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A new study found that 11-month-old infants, confronted with an object that behaved unpredictably, chose to spend more time with that unpredictable object.

Jesus told us we could only enter God’s Kingdom by becoming like little children. A new study reported in Science suggests a trait of very young infants that could be very valuable to God’s Kingdom: openness to new experiences.

The Johns Hopkins researchers found that 11-month-old infants, confronted with objects that behaved in unpredictable ways, were more — not less — likely to spend time with that object, investigating its properties and behaviors.

What would this kind of curiosity look like in the Kingdom of God? How might it benefit those of us with mental health issues who are often shunned in Christian churches as not “normal”?

In the particular study, reported on April 3, 2015, infants were shown balls that seemed to disappear behind walls or float in the air. Given the choice of playing with the balls that behaved in unusual ways or other objects, the infants chose the unusual ones. They then “tested” the unusual balls to find out how they might be like or unlike other objects they had previously experienced: repeatedly banging a ball that had seemed to pass through a wall to confirm its solidity or dropping a ball that had “levitated.”

Imagine what might happen in our churches and their efforts to generate authentic community if, upon meeting a “different” person, we were as curious as an 11-month-old child:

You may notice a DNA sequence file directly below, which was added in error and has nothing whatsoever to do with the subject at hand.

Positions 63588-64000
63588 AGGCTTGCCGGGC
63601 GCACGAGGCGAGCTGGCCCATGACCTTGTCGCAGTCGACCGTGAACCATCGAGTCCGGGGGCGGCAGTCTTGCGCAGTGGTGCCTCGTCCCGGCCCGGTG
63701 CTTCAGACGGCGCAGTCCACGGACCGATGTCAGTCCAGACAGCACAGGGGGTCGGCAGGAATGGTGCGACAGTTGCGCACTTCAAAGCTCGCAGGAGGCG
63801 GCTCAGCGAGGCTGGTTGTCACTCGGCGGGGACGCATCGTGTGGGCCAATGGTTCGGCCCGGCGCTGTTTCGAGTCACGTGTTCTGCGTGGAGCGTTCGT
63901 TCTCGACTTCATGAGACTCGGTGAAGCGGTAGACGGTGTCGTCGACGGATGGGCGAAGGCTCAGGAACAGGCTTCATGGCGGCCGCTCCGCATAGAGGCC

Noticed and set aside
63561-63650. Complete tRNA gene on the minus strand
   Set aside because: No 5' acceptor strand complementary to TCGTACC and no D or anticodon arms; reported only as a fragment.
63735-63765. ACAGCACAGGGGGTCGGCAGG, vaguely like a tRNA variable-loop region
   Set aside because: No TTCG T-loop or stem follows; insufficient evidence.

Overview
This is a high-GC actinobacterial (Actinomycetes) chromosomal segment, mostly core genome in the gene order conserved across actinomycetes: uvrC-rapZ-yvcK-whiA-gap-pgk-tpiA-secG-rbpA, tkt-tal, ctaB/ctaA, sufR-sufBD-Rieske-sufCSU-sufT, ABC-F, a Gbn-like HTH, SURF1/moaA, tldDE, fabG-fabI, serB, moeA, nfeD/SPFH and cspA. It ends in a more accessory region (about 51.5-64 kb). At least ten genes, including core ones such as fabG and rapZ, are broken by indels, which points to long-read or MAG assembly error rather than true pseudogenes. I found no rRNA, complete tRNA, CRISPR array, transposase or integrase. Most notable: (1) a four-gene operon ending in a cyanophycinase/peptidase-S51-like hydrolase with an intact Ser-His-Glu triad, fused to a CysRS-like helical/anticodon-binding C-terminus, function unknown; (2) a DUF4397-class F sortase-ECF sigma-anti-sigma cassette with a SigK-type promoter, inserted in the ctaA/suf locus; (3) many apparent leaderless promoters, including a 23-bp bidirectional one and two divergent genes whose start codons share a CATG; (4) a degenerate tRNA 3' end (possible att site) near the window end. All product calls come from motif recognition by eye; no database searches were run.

• When one person speaks with an unusual accent, another would ask where they came from and what it’s like living there and do they miss family who are still in that place?
  • When one person rides in a wheelchair, another would ask if they have clear passage and if not, what needs to be done, and whether there are places they want to go that the wheelchair doesn’t take them, and what they would like done about that?
  • When one person describes life experiences of abuse, prejudice, or discrimination, another person would listen and assume the descriptions are true instead of assuming that a life story different from his or her own is somehow invalid.’
  • When one person seems gloomy or angry or hyper or shy, another person would talk to them anyway, instead of looking for someone easier.
  • When one person behaves in a surprising way — whether overreacting or underreacting or failing to participate or participating with too much aggression — another would choose to engage instead of immediately raising their “boundaries” and walking away.

Those of us who feel we have to hide our mental health diagnoses behind masks of “normalcy” to maintain acceptance in our churches would love to live in this Kingdom! Imagine what it would be like if …

  • When you are having relationship problems with friends, family or on the job, people listened to you, believed you, and offered help, instead of assuming you are dramatizing your life.
  • When you are job hunting, people actually discussed your skills and interests and referred you to openings.
  • When you feel like you are hanging on by your fingernails, you could ask for prayer or practical help, instead of pasting on a smile and saying you’re “Great!”

When we allow ourselves to live our childhood curiosity in the face of all the many differences that our huge world creates, it is easier to be part of the lives of people whose experience is not the same as our own. Instead of churches full of people who are mostly alike, we’d have authentic communities of people who look, sound, and live in many different ways — and are always seeking to understand more about the different lives they each lead. We’d have churches that look more like heaven. And wouldn’t that be a wonderful thing to experience on earth?